Henry Baker Tristram
|Henry Baker Tristram|
11 May 1822|
|Died||8 March 1906(aged 83)|
|Alma mater||Lincoln College, Oxford|
|Known for||Travel, science in Middle East|
|Awards||Fellow of Royal Society|
|Author abbrev. (botany)||Tristram|
Henry Baker Tristram FRS (11 May 1822 – 8 March 1906) was an English clergyman, Bible scholar, traveller and ornithologist. As a parson-naturalist he was an early supporter of Darwinism, attempting to reconcile evolution and creation.
Diplomatic, scientific and missionary work
Tristram was secretary to the governor of Bermuda from 1847 to 1849. He explored the Sahara desert, and in 1858 visited Palestine, returning there in 1863 and 1872, and dividing his time between natural history observations and identifying localities mentioned in the Old and New Testaments. In 1873 he became canon of Durham Cathedral. In 1881 he travelled again to Palestine, the Lebanon, Mesopotamia, and Armenia. He also made a voyage to Japan to visit his daughter, Katherine Alice Salvin Tristram, who was a missionary and teacher in Osaka.
In 1858, he read the simultaneously-published papers by Charles Darwin and Alfred Russel Wallace that were read in the Linnean Society, and published a paper in Ibis stating that given the "series of about 100 Larks of various species before me... I cannot help feeling convinced of the views set forth by Messrs Darwin and Wallace." He attempted to reconcile this early acceptance of evolution with creation. Following the famous Oxford Debate between Huxley and Wilberforce, Tristram, after early acceptance of the theory, rejected Darwinism.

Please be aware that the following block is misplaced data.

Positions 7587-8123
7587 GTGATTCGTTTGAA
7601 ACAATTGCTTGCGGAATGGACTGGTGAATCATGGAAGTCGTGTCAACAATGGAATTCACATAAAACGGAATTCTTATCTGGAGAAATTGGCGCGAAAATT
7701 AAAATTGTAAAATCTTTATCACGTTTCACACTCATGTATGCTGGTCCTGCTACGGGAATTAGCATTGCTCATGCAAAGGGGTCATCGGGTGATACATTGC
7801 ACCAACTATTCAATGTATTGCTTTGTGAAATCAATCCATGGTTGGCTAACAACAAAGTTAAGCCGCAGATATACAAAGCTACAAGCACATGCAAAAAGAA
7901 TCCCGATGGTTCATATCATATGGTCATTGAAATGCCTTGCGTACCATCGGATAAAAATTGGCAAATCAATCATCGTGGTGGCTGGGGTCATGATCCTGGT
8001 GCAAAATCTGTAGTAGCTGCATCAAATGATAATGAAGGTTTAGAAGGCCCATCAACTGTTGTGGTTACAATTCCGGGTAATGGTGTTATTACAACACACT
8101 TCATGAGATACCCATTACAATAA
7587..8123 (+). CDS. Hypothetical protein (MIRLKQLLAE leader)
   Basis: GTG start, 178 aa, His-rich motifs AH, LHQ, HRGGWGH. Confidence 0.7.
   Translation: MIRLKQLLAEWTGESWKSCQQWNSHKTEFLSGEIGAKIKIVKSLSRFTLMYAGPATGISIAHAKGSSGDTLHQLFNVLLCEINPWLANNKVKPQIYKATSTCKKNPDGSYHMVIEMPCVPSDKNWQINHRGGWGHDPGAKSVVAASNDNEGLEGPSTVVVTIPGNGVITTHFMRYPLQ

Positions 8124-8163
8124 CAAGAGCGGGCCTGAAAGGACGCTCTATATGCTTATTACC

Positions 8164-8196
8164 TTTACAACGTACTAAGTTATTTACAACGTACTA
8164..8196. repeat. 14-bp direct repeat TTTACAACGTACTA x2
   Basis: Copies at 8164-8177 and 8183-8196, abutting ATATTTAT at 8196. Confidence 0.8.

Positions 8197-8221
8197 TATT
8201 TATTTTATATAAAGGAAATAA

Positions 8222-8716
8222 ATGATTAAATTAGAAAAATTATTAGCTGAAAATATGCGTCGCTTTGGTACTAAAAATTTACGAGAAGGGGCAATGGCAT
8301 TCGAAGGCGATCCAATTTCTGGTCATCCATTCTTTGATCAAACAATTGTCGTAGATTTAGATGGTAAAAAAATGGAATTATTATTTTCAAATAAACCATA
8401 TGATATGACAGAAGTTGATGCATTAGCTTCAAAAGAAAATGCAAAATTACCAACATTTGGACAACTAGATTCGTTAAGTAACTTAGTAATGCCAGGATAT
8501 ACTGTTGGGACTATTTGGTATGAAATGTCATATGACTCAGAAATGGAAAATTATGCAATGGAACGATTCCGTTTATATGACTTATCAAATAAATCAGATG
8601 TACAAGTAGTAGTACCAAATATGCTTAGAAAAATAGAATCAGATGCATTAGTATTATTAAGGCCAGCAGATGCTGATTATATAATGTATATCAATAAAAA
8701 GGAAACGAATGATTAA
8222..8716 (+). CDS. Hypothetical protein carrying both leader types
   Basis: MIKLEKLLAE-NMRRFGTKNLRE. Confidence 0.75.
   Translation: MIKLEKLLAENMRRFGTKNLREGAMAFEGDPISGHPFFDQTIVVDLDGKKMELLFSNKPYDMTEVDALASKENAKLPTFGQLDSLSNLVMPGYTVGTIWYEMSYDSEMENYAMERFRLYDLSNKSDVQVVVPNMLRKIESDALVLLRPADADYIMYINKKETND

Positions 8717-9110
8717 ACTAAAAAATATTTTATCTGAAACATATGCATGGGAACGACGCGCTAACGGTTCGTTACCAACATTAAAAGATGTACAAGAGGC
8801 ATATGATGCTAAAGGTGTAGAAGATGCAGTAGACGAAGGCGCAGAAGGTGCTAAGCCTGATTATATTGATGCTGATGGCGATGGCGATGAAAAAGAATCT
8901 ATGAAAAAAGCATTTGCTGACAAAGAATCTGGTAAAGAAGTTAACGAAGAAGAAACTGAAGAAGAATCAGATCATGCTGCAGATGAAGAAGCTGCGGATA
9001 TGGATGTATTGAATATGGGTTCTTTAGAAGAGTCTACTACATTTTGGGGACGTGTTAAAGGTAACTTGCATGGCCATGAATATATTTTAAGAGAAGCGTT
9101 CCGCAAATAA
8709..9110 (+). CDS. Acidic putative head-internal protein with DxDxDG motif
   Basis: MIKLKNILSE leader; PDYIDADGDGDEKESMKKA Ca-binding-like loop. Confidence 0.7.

Tristram was a founder and original member of the British Ornithologists' Union, and appointed a fellow of the Royal Society in 1868. Edward Bartlett, an English ornithologist and son of Abraham Dee Bartlett, accompanied Tristram to Palestine in 1863–1864. During his travels he accumulated an extensive collection of bird skins, which he sold to the World Museum Liverpool.
Tristram's publications included The Great Sahara (1860), The Land of Israel, a Journal of Travels in Palestine, Undertaken with Special Reference to Its Physical Character (1865), The Natural History of the Bible (1867), The Daughters of Syria (1872), Land of Moab (1874), Pathways of Palestine (1882), The Fauna and Flora of Palestine (1884), Eastern Customs in Bible Lands (1894) and Rambles in Japan (1895).
A number of birds were named after him, including Tristram's starling (also called Tristram's grackle), Tristram's warbler, Tristram's woodpecker, Tristram's serin, and Tristram's storm-petrel. He also lent his name to the gerbil Meriones tristrami  (also called Tristram's jird). He is also commemorated in the scientific name of a species of lizard, Acanthodactylus tristrami.
- Armstrong, 2000. p. 6
- Hesketh,I. 2009 "Of Apes and Ancestors - Evolution, Christianity and the Oxford Debate", University of Toronto Press, 85-86.
- Ibis Jubilee supplement 1908
- Thomas, O. (1892). "Description of a new species of Meriones from Palestine". Annals and Magazine of Natural History. 6. 9: 147–149. doi:10.1080/00222939208677293.
- Beolens, Bo; Watkins, Michael; Grayson, Michael (2011). The Eponym Dictionary of Reptiles. Baltimore: Johns Hopkins University Press. xiii + 296 pp. ISBN 978-1-4214-0135-5. ("Tristram", p. 268).
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Henry Baker Tristram